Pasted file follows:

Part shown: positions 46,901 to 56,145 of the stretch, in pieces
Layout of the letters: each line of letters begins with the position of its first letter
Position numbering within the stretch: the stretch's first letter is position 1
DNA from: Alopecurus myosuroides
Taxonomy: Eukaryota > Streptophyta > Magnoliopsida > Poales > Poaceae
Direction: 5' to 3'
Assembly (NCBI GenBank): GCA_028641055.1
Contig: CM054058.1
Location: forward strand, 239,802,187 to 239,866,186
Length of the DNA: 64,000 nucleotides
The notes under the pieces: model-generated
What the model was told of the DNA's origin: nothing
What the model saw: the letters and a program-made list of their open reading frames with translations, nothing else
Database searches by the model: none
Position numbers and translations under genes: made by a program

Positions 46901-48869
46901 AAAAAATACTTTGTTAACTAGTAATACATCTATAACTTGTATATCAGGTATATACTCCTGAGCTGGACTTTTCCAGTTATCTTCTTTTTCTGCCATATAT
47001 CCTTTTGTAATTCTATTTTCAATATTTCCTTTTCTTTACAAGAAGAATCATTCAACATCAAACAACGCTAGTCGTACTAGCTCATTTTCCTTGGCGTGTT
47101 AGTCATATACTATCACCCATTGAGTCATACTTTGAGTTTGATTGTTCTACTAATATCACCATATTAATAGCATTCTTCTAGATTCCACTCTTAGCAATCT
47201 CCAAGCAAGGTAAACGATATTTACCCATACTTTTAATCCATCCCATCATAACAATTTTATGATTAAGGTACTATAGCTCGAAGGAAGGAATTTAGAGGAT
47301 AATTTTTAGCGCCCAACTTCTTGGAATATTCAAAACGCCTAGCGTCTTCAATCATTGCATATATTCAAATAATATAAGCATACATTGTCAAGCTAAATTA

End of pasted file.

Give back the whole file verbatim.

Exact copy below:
Part shown: positions 46,901 to 56,145 of the stretch, in pieces
Layout of the letters: each line of letters begins with the position of its first letter
Position numbering within the stretch: the stretch's first letter is position 1
DNA from: Alopecurus myosuroides
Taxonomy: Eukaryota > Streptophyta > Magnoliopsida > Poales > Poaceae
Direction: 5' to 3'
Assembly (NCBI GenBank): GCA_028641055.1
Contig: CM054058.1
Location: forward strand, 239,802,187 to 239,866,186
Length of the DNA: 64,000 nucleotides
The notes under the pieces: model-generated
What the model was told of the DNA's origin: nothing
What the model saw: the letters and a program-made list of their open reading frames with translations, nothing else
Database searches by the model: none
Position numbers and translations under genes: made by a program

Positions 46901-48869
46901 AAAAAATACTTTGTTAACTAGTAATACATCTATAACTTGTATATCAGGTATATACTCCTGAGCTGGACTTTTCCAGTTATCTTCTTTTTCTGCCATATAT
47001 CCTTTTGTAATTCTATTTTCAATATTTCCTTTTCTTTACAAGAAGAATCATTCAACATCAAACAACGCTAGTCGTACTAGCTCATTTTCCTTGGCGTGTT
47101 AGTCATATACTATCACCCATTGAGTCATACTTTGAGTTTGATTGTTCTACTAATATCACCATATTAATAGCATTCTTCTAGATTCCACTCTTAGCAATCT
47201 CCAAGCAAGGTAAACGATATTTACCCATACTTTTAATCCATCCCATCATAACAATTTTATGATTAAGGTACTATAGCTCGAAGGAAGGAATTTAGAGGAT
47301 AATTTTTAGCGCCCAACTTCTTGGAATATTCAAAACGCCTAGCGTCTTCAATCATTGCATATATTCAAATAATATAAGCATACATTGTCAAGCTAAATTA